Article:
Just Shelley

Not always good

Sometimes life is good, and sometimes it’s less so. Henry Wadsworth Longfellow understood this.

Into every life, a little bug must fall.

close up of dragonfly

Lives of great men all remind us
We can make our lives sublime,
And, departing, leave behind us
Footprints on the sand of time;

Footprints, that perhaps another,
Sailing o’er life’s solenm main,
A forlorn and shipwrecked brother,
Seeing, shall take heart again.

Let us then be up and doing,
With a heart for any fate;
Still achieving, still pursuing,
Learn to labor and to wait.

Excerpt from The Psalm of Life

blue dragonfly


Comments to comments

Recovered from the Wayback Machine.

I don’t remember this being written about anywhere, and I don’t know how old the ability is, but you can now add comments to individual product reviews at Amazon.

As an author, what a wonderful way of responding to comments on one’s work. For others, what a great way to get more detail from the original commenter, or provide counter-point and/or appreciation.

Just Shelley

This door swings both ways

Recovered from the Wayback Machine.

Sometimes the iTunes store is spot on when it makes a recommendation, and that’s how I can to download Herman’s Hermits Retrospective–the group’s best songs, very nicely re-mastered.

I’ve enjoyed this CD immensely, with its reminders of hip-huggers, tight sweaters, and big bright posterboard flowers, shaggy hair, white lipstick, and color! Color was very big at that time. It’s odd but I’d never noticed before that among the flower-power pop-rock songs, the band had some rather non-trivial lyrics, such as The Door Swings Both Ways:


Everyones life is bittersweet
It’s a door that opens wide
And no man can call himself complete
Till he’s seen it from both sides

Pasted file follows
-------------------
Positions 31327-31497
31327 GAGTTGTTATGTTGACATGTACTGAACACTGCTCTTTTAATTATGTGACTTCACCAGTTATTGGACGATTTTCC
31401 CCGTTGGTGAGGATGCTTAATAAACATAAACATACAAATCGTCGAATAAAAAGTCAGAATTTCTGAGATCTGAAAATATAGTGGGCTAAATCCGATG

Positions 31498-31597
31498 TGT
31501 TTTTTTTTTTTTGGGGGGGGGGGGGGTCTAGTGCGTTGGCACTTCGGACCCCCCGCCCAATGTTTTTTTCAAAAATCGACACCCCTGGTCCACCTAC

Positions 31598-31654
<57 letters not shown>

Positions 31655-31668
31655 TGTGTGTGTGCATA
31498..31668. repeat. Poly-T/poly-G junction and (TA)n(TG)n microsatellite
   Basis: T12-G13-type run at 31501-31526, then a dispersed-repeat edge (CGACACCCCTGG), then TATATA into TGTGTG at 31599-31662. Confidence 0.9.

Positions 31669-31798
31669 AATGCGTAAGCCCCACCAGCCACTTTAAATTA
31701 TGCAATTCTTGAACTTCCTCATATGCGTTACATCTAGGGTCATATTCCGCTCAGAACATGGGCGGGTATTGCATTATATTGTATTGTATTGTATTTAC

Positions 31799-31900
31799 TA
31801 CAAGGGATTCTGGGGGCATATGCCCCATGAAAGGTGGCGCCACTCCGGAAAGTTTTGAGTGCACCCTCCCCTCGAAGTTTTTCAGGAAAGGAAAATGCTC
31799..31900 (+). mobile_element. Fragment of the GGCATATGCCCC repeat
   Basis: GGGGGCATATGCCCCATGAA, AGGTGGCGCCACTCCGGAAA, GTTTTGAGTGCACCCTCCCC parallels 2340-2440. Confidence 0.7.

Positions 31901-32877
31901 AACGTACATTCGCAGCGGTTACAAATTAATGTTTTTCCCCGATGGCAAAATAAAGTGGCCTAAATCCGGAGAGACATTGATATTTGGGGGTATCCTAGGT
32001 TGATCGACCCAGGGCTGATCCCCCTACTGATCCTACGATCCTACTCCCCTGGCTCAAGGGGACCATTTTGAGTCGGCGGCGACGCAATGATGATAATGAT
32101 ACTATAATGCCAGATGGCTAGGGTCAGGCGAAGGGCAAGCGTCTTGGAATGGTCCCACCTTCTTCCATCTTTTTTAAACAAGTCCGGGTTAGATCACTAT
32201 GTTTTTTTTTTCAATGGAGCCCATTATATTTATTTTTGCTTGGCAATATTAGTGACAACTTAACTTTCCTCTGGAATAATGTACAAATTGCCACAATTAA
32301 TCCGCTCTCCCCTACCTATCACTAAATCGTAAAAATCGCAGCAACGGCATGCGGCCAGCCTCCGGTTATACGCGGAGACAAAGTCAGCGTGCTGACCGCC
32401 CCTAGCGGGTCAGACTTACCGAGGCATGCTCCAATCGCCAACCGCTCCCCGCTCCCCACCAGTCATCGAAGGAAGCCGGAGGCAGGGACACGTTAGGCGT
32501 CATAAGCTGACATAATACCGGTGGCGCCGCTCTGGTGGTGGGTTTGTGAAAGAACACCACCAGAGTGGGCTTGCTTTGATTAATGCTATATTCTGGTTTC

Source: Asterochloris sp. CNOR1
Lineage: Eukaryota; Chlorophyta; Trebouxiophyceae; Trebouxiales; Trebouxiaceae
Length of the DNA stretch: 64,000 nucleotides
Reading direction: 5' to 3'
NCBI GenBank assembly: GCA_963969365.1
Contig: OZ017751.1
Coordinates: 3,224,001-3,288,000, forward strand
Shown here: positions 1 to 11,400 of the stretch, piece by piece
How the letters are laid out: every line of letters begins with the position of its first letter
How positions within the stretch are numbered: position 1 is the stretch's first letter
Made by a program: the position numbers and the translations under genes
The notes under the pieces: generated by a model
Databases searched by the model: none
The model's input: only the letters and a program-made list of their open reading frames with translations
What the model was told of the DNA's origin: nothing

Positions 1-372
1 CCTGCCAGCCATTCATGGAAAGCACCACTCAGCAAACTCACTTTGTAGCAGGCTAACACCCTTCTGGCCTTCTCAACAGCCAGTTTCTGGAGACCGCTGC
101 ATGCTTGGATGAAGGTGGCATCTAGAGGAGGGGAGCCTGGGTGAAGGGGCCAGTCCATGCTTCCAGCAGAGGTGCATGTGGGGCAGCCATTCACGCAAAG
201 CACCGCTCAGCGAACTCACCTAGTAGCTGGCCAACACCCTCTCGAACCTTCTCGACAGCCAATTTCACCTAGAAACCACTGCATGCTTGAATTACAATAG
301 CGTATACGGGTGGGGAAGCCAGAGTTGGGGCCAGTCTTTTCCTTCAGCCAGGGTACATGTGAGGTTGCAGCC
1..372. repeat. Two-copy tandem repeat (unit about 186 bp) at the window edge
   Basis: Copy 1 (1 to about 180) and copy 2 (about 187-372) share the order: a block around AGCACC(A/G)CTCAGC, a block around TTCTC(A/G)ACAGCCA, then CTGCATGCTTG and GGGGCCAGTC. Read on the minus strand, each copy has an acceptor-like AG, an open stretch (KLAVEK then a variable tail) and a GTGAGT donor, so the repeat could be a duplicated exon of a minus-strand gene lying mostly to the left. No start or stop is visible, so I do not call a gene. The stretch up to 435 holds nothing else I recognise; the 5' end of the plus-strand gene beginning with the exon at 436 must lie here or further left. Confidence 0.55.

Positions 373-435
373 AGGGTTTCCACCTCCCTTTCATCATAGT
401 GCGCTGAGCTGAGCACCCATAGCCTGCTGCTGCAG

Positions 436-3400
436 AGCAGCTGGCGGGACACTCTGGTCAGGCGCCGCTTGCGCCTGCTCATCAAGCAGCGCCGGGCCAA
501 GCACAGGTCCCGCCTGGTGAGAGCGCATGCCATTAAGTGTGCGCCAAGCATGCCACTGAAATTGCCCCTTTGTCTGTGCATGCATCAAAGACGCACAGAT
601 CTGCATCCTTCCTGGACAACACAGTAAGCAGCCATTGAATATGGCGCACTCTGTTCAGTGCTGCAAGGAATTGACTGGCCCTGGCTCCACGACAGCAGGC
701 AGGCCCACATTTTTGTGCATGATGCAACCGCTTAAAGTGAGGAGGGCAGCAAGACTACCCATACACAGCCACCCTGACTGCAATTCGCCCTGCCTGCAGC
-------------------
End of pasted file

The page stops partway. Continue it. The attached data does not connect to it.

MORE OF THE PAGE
This door swings both ways
It’s marked ‘In’ and ‘Out’
Some days you’ll want to cry
And some days you will shout

This door swings both ways
It goes back and forth
In comes a southern breeze
Or a cold wind from the north

This door swings both ways
Lets in joy and pain
In comes the morning sun
And then the evening rain

This door swings both ways
Lets in dark and light
Every day you make the choice
To let in wrong or right

When shadows fall
You must prepare yourself for sunshine
For everything there is an end
And so my friend you must be brave

This door swings both ways
Which one will it be
Will we live in happiness
Or dwell in misery

This door swings both ways
Lets in earth and sky
Make the most of livin’
If you’re not prepared to die
Make the most of livin’
If you’re not prepared to die.

I agree with this reviewer, it’s some of the less well known songs that have better stood the test of time, including the lovely East-West, My Sentimental Friend, and Here Comes the Star. This was the last of this type of music, before pushed aside by the edgier, grittier music inspired by the increasing anti-Vietnam War sentiment and movement.

The time is ripe for a newly mastered collection of this lesser-known group. Looking at the popular Web 2.0 web sites, most would have felt at home back in the mid-60’s: big, curvy flowers, bright pastel colors, and plenty of bubbly optimism made more piquant by knowing that the hammer’s about to fall.